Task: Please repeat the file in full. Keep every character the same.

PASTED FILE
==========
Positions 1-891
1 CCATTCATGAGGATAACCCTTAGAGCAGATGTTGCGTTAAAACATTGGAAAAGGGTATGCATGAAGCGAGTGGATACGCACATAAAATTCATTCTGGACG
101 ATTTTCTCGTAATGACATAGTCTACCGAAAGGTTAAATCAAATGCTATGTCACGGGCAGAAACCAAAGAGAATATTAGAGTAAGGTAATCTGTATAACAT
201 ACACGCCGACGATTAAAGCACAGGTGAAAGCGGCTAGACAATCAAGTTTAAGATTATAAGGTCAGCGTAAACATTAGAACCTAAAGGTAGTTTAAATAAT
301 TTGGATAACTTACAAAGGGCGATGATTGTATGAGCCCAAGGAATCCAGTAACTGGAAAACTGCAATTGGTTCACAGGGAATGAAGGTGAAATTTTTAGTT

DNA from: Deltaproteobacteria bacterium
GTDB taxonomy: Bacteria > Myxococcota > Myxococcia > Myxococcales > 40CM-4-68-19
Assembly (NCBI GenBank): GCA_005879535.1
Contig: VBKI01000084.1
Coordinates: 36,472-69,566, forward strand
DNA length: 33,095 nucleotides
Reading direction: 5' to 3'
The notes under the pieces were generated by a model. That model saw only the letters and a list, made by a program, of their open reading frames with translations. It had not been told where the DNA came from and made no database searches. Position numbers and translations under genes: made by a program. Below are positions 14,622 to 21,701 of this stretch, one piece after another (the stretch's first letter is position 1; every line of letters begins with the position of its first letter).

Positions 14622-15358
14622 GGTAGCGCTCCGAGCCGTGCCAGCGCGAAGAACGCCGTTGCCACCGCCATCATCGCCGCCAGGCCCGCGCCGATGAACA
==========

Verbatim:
Positions 1-891
1 CCATTCATGAGGATAACCCTTAGAGCAGATGTTGCGTTAAAACATTGGAAAAGGGTATGCATGAAGCGAGTGGATACGCACATAAAATTCATTCTGGACG
101 ATTTTCTCGTAATGACATAGTCTACCGAAAGGTTAAATCAAATGCTATGTCACGGGCAGAAACCAAAGAGAATATTAGAGTAAGGTAATCTGTATAACAT
201 ACACGCCGACGATTAAAGCACAGGTGAAAGCGGCTAGACAATCAAGTTTAAGATTATAAGGTCAGCGTAAACATTAGAACCTAAAGGTAGTTTAAATAAT
301 TTGGATAACTTACAAAGGGCGATGATTGTATGAGCCCAAGGAATCCAGTAACTGGAAAACTGCAATTGGTTCACAGGGAATGAAGGTGAAATTTTTAGTT

DNA from: Deltaproteobacteria bacterium
GTDB taxonomy: Bacteria > Myxococcota > Myxococcia > Myxococcales > 40CM-4-68-19
Assembly (NCBI GenBank): GCA_005879535.1
Contig: VBKI01000084.1
Coordinates: 36,472-69,566, forward strand
DNA length: 33,095 nucleotides
Reading direction: 5' to 3'
The notes under the pieces were generated by a model. That model saw only the letters and a list, made by a program, of their open reading frames with translations. It had not been told where the DNA came from and made no database searches. Position numbers and translations under genes: made by a program. Below are positions 14,622 to 21,701 of this stretch, one piece after another (the stretch's first letter is position 1; every line of letters begins with the position of its first letter).

Positions 14622-15358
14622 GGTAGCGCTCCGAGCCGTGCCAGCGCGAAGAACGCCGTTGCCACCGCCATCATCGCCGCCAGGCCCGCGCCGATGAACA